The Eastern and Western Arthurs are key features of Tasmania’s Southwest National Park.

Digitally Managing Production

Another area of improvement TASMAP found through automating cartographic production was the placement of annotation on the map sheets. By digitally managing annotation, TASMAP has significantly reduced the time necessary to create each map. “Traditionally, ‘lettering the map’--the process of selecting the type, preparing the names and placing them in position--was considered among the more complex and time-consuming parts of the cartographic process,” Chilcott says. “While this is still one of the most time-consuming processes, it is now significantly less time consuming and considerably easier than in the past.”

Using ESRI’s Maplex extension to ArcGIS, annotation can now be created directly from the geodatabase. Maplex manages symbolization and annotation placement through user-defined rules based on map complexity. Annotation placement is prioritized according to sophisticated cartographic rules, and filters are set up to handle densely packed annotation in urban areas differently than filters for annotation in rural areas.

The last challenge TASMAP faced in their cartographic production work flow was printing. TASMAP produces maps using offset printing, sending maps in PDF files to the printers. The maps are created using standard CMYK (cyan, magenta, yellow and key black) color. “In the recent past, we would export the almost completed map to Adobe Illustrator for finishing to ensure the CMYK color separation for offset printing could be achieved,” Chilcott says. “Now we use ArcGIS for the entire mapping process--from data extraction, editing, finishing and the final export to PDF for printing. No other application needs to be used in the entire process.”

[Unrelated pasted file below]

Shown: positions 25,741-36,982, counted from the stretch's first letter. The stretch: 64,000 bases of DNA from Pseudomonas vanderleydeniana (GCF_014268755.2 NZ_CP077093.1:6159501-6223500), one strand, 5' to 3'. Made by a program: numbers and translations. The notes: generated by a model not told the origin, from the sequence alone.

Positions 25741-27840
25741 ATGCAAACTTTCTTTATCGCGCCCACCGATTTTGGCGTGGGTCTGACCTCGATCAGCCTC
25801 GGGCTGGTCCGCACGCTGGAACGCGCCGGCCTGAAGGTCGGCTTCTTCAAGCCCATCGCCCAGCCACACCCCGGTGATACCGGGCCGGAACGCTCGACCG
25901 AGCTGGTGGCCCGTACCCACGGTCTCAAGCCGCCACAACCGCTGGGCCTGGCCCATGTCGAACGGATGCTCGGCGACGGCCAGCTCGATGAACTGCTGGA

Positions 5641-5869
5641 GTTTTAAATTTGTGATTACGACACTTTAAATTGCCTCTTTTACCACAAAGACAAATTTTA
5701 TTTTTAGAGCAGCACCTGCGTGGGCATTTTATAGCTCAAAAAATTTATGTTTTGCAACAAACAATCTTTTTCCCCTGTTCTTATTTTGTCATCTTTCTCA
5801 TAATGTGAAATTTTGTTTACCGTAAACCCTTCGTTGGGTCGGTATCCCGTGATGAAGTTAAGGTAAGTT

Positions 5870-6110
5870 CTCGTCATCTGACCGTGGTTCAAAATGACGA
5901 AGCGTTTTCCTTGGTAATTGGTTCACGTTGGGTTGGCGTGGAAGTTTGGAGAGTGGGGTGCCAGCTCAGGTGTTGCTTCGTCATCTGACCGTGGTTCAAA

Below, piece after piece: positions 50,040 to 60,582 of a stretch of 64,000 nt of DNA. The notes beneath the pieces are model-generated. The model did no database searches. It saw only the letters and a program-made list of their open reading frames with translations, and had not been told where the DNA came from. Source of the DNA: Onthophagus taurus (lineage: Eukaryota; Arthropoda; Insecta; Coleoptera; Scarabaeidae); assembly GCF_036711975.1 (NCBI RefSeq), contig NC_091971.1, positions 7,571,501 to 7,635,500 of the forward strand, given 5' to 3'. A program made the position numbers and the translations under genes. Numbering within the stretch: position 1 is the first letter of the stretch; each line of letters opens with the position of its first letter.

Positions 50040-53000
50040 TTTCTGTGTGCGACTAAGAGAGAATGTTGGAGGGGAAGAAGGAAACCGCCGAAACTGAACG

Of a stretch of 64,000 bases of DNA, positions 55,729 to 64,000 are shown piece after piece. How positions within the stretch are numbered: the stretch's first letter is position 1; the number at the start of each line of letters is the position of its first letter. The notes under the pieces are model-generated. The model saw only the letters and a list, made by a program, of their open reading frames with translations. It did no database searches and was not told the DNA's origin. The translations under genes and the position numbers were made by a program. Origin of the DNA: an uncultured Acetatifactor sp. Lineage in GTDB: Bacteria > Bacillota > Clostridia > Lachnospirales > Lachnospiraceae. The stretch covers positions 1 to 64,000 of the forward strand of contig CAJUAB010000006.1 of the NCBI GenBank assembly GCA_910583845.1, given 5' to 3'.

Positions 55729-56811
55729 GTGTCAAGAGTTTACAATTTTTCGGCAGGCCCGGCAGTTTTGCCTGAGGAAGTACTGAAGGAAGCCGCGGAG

Even with these efficiencies, producing 415 maps is a large task that requires many resources. So TASMAP also uses GIS technology to more-effectively manage the work flow of when to produce maps for use and resale. “The question is always ‘Which map sheet do I work on?’” Chilcott says. Using ArcGIS, TASMAP has developed tools to assist in managing map production. For example, a feature class of the Map Extent tool is linked to the stock database to produce reports of real-time stock levels. ArcGIS Model Builder is used to create a weighted matrix to identify which maps should be worked on over the next 12 months. Stock levels for the coming year and the highest selling area are also predicted.

ESRI’s Maplex software manages symbolization and annotation placement through user-defined rules based on map complexity. Pictured here is a map of Hobart, Tasmania.

Streamlining Cartography